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If there is one clear message in the Bible, it is that God loves us. And yet, in spite of the clarity of the message, we still wrestle with believing it. Lauren Daigle’s song – You Say – has this opening line. “I keep fighting voices in my mind that say I’m not enough; every single lie that tells me I will never measure up”.

We need a dose of what Paul had. In his letter to the Corinthian church he said this: “For I am the least of the apostles, and do not even deserve to be called an apostle, because I persecuted the church.”

Do you think Paul “measured up”? He had Christians killed. If anyone had room to think they didn’t “measure up”, it was Paul. And yet somehow he got past that and was able to write this next line. “But by God’s grace, I am what I am and HIS GRACE TO ME WAS NOT WITHOUT EFFECT.”

We can all write a similar line. “For I am the least of Christians and do not even deserve to be called a Christian because . . .“ We all have our ‘becauses’. Yet in spite of them, God offers to us the same grace He offered Paul. It’s not a matter of ‘measuring up”; it’s a matter of grasping the grace. Grasping the grace helps you to believe that God loves you. And believing you are loved, helps you to love – both yourself and others.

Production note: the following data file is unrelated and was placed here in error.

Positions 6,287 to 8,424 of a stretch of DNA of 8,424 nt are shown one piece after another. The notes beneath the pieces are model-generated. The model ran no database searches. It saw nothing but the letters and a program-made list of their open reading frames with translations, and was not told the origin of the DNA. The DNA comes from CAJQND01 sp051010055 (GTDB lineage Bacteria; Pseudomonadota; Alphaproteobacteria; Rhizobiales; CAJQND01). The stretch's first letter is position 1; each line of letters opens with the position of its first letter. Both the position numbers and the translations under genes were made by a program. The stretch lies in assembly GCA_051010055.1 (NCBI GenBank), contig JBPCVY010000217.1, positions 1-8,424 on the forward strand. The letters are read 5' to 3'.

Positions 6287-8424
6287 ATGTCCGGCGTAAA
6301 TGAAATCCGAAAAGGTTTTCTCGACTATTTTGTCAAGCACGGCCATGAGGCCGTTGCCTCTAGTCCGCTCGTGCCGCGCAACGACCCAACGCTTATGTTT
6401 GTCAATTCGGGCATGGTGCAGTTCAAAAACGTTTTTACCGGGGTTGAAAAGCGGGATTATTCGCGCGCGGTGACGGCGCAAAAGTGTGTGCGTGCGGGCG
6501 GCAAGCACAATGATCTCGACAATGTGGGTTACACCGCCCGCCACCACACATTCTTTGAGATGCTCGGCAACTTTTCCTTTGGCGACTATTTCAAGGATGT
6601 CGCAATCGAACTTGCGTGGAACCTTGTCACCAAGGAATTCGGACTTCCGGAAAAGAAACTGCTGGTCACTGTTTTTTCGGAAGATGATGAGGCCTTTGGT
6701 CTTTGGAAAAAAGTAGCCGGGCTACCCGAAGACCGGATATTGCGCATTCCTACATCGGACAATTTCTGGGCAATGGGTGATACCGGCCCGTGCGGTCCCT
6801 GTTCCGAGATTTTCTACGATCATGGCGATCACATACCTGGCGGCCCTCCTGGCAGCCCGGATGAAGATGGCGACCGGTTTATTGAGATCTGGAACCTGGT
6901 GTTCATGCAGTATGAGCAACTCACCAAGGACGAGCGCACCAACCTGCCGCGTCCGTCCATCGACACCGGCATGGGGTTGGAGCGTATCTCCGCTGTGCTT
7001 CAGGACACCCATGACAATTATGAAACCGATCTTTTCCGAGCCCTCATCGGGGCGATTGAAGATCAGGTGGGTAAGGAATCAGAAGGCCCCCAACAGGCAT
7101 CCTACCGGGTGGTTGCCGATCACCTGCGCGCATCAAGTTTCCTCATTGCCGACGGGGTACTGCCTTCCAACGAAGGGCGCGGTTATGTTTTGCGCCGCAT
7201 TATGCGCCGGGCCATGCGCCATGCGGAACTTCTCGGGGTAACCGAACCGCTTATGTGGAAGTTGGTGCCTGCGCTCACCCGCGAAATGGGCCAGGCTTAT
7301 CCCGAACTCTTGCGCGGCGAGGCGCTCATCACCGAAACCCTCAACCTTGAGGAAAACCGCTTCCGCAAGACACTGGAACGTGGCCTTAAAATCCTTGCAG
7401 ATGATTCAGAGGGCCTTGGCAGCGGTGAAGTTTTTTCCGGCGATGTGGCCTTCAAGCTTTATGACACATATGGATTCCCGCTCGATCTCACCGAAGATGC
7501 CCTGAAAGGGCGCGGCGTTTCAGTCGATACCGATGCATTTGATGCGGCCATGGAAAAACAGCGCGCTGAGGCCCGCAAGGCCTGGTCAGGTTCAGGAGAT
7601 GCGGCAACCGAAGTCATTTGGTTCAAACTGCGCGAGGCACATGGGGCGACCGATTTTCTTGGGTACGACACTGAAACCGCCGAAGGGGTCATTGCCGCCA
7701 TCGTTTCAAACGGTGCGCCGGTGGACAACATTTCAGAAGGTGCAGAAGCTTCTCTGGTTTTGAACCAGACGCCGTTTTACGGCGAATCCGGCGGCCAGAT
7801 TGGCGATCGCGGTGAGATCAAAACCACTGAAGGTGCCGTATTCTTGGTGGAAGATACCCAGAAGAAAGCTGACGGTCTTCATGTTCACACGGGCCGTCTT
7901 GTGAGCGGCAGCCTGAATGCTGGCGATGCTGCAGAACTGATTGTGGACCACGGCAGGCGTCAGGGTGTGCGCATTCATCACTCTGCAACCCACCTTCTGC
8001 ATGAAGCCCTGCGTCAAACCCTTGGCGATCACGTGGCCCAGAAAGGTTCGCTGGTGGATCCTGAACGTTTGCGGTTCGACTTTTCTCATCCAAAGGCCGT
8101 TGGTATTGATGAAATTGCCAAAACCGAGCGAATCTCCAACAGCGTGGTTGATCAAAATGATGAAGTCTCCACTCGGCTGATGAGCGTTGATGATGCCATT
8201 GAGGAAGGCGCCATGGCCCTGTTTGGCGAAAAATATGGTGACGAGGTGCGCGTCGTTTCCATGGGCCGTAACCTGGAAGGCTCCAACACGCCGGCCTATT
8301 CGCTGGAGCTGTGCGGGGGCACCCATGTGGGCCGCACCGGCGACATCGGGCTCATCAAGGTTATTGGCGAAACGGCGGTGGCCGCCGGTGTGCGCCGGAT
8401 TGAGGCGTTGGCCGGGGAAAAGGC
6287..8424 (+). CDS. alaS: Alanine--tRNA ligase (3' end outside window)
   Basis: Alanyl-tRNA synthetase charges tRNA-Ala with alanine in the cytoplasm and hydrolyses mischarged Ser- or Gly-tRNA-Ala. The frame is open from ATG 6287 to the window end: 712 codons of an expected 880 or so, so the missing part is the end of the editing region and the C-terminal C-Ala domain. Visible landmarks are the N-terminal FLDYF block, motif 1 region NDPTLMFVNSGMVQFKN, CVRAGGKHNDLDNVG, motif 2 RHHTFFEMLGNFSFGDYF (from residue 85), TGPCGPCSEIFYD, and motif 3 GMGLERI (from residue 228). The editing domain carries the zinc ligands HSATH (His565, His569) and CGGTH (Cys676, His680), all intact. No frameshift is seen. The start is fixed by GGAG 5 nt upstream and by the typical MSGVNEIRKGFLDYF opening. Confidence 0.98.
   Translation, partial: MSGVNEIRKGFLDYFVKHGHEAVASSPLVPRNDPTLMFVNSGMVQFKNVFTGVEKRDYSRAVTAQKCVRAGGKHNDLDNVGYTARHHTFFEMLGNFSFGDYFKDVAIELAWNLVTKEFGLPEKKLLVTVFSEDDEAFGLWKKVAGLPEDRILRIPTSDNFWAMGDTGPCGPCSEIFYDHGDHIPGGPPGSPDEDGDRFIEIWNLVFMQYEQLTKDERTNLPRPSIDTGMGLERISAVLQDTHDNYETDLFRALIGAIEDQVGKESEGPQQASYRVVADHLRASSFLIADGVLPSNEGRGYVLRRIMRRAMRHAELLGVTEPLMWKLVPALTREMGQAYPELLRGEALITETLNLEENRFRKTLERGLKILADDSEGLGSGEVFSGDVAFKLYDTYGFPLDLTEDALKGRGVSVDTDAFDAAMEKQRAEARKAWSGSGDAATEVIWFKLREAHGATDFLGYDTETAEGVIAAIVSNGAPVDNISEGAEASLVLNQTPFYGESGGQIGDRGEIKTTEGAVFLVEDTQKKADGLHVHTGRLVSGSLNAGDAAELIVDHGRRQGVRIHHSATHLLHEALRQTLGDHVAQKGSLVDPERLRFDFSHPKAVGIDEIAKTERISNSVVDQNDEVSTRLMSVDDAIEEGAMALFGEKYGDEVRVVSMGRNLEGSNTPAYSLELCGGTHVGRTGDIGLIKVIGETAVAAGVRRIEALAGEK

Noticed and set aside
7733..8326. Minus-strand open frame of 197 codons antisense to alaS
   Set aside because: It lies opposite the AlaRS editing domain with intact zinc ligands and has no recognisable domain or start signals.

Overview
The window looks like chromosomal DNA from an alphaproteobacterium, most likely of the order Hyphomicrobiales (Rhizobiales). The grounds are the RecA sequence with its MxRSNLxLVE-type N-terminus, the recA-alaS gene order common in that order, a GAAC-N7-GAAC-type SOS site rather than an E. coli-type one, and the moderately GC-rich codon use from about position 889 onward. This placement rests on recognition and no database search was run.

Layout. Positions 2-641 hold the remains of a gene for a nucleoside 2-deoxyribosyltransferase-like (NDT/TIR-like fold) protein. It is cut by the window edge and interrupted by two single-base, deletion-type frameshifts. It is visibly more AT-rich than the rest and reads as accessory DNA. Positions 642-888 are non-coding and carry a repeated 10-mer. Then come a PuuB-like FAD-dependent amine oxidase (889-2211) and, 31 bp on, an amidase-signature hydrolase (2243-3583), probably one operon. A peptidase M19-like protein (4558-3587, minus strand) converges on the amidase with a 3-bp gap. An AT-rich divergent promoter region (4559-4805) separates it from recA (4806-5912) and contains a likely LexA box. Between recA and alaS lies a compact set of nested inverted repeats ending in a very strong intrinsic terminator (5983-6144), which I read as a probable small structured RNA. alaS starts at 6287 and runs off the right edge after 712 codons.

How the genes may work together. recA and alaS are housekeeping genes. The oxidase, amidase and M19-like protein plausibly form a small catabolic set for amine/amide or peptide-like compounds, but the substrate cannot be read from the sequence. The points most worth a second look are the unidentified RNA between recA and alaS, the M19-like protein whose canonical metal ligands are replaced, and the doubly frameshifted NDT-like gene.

If your focus is on measuring up, and time after time after time you fail miserably at doing so, you will have difficulty loving yourself. If your focus is on measuring up, you will have difficulty loving others when you see that they, as well, do not measure up.

One last little dig: if you have difficulty loving your own self, you will doubt that others love you. Maybe someone wasn’t as friendly one day as you think they should have been – as you wish they would’ve been – your first inclination is that they do not like you.

James Dobson line is so incredibly true, “We live our lives not according to what people think about us, but according to what we think people think about us.” What we think people think about us, dictates how we live. What we think God thinks about us, dictates how we live.

If the greatest truth in the Bible is that God loves us, doesn’t it make sense that they greatest lie is that He doesn’t? If God’s greatest command to us is that we should love one another, doesn’t it make sense that it would be the prime target of Satan at which to aim? And where does it all start? It all hinges on our ability to believe first that God loves us. Believe you are loved and you will be able to love. Miss it and you will forever be . . . measuring.

Luke records the story that Jesus told to a Pharisee (who, BTW, thought it was all about measuring up); anyway, the Pharisee had invited Jesus in for a meal. And while He was there, a woman fell at Jesus’ feet crying. The Pharisee criticized the woman before Jesus because he knew she did not measure up; to which Jesus said, ‘She loves because she knows her sins have been forgiven. You do not love because your sins have not been forgiven. To you it is still about measuring up.’